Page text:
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Indiana's ports have a $7.8 billion impact on state's economy
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Indiana's ports have a $7.8 billion impact on state's economy

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Indiana's ports have a $7.8 billion impact on state's economy

Ports of Indiana CEO Vanta Coda II addresses the Northwest Indiana World Trade Alliance at Avalon Manor in Hobart.

Many people might think of Indiana as a landlocked Midwestern state, but it's actually a hub of international shipping.

"You might be surprised to know Indiana is the 17th state in maritime shipping by tonnage," new Ports of Indiana CEO Vanta Coda II said in his first public appearance Thursday in Northwest Indiana. "Indiana is a maritime state."

Coda addressed the ports' contribution to the state's economy at a Northwest Indiana World Trade Alliance meeting at Avalon Manor in Hobart.

"Indiana opened its first port in Burns Harbor 49 years ago," he said. "Indiana is fairly new to ports, when some states have ports that date back to the 1700s."

Ports of Indiana manages 2,800 acres at the deepwater Lake Michigan port in Burns Harbor and Portage and at its two ports on the Ohio River. The self-funded port authority has an estimated economic impact of $7.8 billion on the state's economy, supporting more than 60,000 jobs and contributing $328 million in state and local taxes.

The Hoosier state's port system handles two million tons of steel, 600 barges, 83,000 railcars, and 578,000 trucks every year, Coda said. Dockworkers at the Port of Indiana-Burns Harbor load and unload 75 international vessels, 375 barges, 9,000 railcars and 350,000 trucks per year.

"The Port of Indiana-Burns Harbor is home to 22 steel companies that add value to the commodity that's passing through," Coda said. "It might not have the highest sheer tonnage but it's the most intensive in the value chain and probably accounts for 60% of our economic impact."

The port in Porter County's lakeshore also has 75 acres of land available for future expansion.

The state's ports ship many products like steel, grain, salt, fertilizer, cement, limestone, slag, and ethanol to markets across North America and the world.

"Indiana makes things, grows things and moves things to the rest of America," Coda said.

The Ports of Indiana has secured federal funds for investments, including about $20 million at Burns Harbor over the next few years.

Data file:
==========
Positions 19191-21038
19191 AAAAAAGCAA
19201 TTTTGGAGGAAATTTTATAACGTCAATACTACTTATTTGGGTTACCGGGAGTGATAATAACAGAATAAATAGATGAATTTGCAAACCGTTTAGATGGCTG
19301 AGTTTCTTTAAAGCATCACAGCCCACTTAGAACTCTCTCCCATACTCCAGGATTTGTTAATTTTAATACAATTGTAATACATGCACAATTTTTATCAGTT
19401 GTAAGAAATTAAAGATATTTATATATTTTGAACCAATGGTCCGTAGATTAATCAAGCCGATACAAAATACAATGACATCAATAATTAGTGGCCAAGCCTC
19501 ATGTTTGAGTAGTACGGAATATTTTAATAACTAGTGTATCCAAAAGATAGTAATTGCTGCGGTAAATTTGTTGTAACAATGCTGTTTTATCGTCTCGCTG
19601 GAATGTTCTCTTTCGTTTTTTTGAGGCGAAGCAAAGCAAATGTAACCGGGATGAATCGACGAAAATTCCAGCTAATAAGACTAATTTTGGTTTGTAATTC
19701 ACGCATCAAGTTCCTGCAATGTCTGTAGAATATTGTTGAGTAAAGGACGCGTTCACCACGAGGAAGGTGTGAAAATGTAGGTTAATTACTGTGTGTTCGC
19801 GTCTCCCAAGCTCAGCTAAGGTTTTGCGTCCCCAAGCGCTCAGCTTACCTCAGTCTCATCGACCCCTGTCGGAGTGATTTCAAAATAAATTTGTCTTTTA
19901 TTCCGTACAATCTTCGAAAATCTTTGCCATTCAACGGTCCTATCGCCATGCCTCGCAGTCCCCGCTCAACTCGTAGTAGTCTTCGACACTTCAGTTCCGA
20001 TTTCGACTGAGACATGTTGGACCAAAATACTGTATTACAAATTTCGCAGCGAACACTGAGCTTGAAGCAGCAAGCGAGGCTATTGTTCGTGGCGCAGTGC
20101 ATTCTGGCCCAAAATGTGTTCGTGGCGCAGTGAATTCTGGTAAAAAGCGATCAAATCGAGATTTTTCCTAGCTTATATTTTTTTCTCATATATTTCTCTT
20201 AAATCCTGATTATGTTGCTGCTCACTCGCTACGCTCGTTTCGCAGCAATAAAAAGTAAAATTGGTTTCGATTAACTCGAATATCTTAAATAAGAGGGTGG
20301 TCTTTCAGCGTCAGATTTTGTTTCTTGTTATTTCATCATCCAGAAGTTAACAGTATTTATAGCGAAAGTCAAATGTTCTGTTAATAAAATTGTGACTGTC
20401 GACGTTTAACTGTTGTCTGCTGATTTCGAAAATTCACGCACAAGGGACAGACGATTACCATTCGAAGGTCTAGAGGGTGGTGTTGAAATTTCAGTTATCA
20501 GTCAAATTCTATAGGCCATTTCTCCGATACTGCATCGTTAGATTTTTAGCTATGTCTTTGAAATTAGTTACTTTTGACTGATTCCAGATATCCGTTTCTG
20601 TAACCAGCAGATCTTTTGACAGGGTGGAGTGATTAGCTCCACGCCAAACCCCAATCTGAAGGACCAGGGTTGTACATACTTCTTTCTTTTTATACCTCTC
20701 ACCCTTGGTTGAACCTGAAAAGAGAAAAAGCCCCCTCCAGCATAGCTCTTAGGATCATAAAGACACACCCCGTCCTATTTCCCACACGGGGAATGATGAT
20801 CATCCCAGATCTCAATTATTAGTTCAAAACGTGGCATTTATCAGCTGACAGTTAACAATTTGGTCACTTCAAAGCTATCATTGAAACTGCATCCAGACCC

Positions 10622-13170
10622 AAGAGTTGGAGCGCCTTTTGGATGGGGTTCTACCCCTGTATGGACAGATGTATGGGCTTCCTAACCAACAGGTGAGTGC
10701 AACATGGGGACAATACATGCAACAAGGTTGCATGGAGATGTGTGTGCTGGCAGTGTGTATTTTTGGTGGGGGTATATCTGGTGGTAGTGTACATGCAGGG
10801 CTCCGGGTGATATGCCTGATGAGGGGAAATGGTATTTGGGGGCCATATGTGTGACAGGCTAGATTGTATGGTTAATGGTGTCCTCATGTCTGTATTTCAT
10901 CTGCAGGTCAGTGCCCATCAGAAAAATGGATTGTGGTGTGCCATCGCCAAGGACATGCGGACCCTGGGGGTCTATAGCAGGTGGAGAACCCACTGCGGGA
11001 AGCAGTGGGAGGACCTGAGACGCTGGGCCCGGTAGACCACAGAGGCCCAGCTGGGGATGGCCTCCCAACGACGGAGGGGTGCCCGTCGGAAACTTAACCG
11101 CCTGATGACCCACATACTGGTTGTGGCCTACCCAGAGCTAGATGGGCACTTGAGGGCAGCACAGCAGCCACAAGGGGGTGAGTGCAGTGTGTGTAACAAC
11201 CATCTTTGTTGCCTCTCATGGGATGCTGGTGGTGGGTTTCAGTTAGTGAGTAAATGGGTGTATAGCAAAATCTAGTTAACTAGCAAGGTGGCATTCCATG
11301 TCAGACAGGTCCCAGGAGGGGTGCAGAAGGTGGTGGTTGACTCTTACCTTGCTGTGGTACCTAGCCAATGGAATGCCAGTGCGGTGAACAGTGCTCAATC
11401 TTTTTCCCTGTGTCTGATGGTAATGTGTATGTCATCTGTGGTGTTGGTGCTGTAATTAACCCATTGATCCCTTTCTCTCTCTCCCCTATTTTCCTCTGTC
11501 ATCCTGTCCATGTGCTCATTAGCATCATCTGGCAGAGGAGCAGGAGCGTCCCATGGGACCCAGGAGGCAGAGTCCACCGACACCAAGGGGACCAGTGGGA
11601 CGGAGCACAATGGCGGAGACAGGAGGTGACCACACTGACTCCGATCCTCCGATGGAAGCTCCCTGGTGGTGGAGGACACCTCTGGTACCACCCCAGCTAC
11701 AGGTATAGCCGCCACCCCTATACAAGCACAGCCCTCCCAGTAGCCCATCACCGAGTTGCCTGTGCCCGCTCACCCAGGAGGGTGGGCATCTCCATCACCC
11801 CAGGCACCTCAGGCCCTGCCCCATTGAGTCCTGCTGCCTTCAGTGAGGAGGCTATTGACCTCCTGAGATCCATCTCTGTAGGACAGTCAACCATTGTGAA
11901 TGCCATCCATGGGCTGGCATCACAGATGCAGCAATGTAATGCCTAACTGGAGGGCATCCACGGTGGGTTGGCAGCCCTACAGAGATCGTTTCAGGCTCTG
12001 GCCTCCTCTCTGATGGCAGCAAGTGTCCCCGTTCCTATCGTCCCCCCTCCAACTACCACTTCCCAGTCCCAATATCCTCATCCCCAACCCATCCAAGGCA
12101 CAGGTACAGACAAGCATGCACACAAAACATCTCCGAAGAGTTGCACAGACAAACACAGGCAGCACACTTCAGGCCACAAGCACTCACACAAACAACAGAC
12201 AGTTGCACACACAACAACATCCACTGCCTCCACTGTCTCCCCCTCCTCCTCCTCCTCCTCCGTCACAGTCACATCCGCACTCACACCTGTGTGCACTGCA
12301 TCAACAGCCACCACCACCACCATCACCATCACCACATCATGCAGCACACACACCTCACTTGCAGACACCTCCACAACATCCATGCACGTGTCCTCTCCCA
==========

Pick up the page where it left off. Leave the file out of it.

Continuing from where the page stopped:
"We have infrastructure that's nearing the end of its useful life," he said. "There aren't earmarks anymore. Now it's a competitive grant system where you have to bring a compelling story and dollars to the table. Indiana is a donor state that only gets 72 cents to 75 cents of every federal tax dollar returned to us, so we're not shy about chasing these grants."

Indiana's ports system will offer Hoosiers many job opportunities for years to come since shortages of rail workers and truckers are expected, Coda said.

"The maritime industry is desperate for people," he said. "Transportation moves 24/7 and we recognize there needs to be a quality of life balance. It's a grand career choice for people who don't like to sit behind a desk like a hothouse plant and want to be outside in the outdoors... I have the benefit of never growing up. I get to play with trains, ships and barges."

Port of Indiana-Burns Harbor Director Ian Hirt said his port was investing $20 million in five major projects, including a truck marshaling yard. The port also is working on environmental initiatives, including grading itself in sustainability in the voluntary Green Marine program, working with South Shore Clean Cities to introduce more alternative energy sources and planting about 50 to 100 trees next week.

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Business Reporter

Joseph S. Pete is a Lisagor Award-winning business reporter who covers steel, industry, unions, the ports, retail, banking and more. The Indiana University grad has been with The Times since 2013 and blogs about craft beer, culture and the military.

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